Author: Philippa Kaye
We tend not to think of Yorkshire as having much wildlife, other far flung destinations have secured the monopoly on that. Africa is an obvious choice, famous for the Big 5, lion, leopard, rhinoceros, elephant and cape buffalo, and of course there are also zebra and giraffe; I always wonder what the early explorers must have thought when faced with these strange looking creatures. Naturally, being the author of a book set in a wildlife reserve in India, I strongly advocate the wildlife of this extraordinary subcontinent, there are lion, leopard, tiger, rhinoceros, elephant, bear, wolves, wild dog, the list goes on and I’ve created in the past not just the Big 5 but three versions of the Magnificent 7 for India. But, and here’s the thing, we can’t travel right now, that comment just in case anyone has been hiding in a bunker for the last 9 months, and so, I like everyone have had to adapt.
In case anyone has missed it from previous articles, I’ve been based in India for the last thirteen years and wildlife is a passion of mine. This time of year would normally see me flitting between India’s national parks, clad in khaki, camera in hand in search of species' that have somehow still managed to remain elusive. However, I’m back in Yorkshire, wings officially clipped, a bird in a cage, frustrated by an inability to be on the road, or so many people think. But actually, it’s not the case. I’ve thought about this, why is someone who is renowned for having itchy feet so happy to be back home?
I think the first point is that of being from Yorkshire. Let’s face it, if one has to be brought back to the UK, what better place is there to be from? We know that ‘us’ Tykes are proud bunch, but over the last few weeks I’ve truly begun to discover just why. For 13 years I’ve lived in a destination that everyone says would take a lifetime to discover, and I’ve just begun to realise that the same can be said for Yorkshire. There is such an array of riches to discover here whether natural, or man-made and historical that it’s almost embarrassing. Fortunately, modesty isn’t really in our genes, so we cope. However, I certainly think that having reached the age of 50 there may not be enough time to discover all that Gods’ Own County has to offer. The second point is curiosity. Far from killing the cat, curiosity is at the heart of travel, it is that desire to discover, to learn to experience something new that fuels our sense of adventure.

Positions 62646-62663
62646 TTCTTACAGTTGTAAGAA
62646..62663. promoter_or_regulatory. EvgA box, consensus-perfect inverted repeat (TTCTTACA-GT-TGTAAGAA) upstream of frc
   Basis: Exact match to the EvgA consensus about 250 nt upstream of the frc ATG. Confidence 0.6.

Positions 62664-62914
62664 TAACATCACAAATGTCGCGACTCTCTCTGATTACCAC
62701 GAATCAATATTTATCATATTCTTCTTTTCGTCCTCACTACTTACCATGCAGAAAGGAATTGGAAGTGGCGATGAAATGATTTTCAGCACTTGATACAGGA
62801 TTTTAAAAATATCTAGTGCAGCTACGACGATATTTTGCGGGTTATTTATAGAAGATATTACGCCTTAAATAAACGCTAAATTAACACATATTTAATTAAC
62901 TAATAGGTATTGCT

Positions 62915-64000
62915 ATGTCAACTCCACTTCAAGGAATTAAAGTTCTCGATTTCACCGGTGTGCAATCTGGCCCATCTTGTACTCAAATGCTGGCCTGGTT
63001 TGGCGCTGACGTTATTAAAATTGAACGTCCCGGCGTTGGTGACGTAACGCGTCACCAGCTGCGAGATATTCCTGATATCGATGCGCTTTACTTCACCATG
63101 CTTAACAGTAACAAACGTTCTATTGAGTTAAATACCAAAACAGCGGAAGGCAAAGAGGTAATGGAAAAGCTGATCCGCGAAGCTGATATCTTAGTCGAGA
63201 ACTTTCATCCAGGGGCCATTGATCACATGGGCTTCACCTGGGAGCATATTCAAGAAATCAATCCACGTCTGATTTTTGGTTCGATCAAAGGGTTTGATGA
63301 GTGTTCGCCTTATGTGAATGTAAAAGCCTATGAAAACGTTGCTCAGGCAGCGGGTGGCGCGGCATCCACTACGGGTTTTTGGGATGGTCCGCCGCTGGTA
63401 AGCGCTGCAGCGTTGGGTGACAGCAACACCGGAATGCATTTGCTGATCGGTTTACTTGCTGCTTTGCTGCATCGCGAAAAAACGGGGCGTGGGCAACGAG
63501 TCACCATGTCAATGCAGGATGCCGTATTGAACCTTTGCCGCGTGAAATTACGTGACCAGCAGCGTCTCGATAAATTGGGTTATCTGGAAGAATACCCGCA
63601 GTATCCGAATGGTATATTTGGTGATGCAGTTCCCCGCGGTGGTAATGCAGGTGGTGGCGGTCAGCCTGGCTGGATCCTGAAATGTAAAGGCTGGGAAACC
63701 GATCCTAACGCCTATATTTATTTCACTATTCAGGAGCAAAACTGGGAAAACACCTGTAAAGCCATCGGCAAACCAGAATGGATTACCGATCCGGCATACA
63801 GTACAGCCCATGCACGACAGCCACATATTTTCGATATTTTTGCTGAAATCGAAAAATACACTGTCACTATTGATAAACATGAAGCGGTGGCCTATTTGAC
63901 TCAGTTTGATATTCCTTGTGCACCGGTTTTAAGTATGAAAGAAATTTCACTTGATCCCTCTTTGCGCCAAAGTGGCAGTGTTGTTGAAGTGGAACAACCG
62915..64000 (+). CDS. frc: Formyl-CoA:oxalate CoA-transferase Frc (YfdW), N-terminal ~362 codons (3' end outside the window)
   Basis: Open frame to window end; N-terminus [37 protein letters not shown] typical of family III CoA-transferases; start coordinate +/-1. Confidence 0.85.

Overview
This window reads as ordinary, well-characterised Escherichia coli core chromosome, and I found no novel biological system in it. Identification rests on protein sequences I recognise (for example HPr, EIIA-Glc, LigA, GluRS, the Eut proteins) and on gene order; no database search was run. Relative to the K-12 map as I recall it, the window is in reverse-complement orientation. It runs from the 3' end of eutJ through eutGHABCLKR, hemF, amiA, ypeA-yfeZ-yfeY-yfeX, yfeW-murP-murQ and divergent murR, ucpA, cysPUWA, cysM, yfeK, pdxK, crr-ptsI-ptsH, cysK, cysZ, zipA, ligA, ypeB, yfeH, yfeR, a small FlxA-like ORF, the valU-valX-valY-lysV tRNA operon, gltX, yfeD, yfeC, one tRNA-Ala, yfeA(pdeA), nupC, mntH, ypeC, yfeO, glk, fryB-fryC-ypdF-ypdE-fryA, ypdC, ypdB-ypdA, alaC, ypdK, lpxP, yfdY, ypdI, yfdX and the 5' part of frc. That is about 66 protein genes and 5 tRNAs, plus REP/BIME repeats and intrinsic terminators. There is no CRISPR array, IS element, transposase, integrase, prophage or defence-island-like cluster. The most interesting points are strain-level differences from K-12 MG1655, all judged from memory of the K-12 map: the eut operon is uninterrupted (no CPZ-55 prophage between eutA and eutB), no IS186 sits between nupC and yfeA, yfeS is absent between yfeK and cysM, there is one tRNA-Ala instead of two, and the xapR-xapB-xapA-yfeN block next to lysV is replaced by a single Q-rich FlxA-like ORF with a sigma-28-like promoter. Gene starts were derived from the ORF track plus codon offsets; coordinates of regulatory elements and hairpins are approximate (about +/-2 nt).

‘But what has all this to do with wildlife?’ I hear you ask. Well, wildlife is a passion of mine, you don’t jack in a great job in London with a decent salary to go and run a lodge in a tiger reserve in India for peanuts unless there’s good reason. So, what does a girl with a passion for wildlife who is stuck in Yorkshire do over the winter?
Well, I started out by hitting that well-known search engine that we have all come to rely on and discovered that there’s an awful lot more wildlife in Yorkshire than we realise.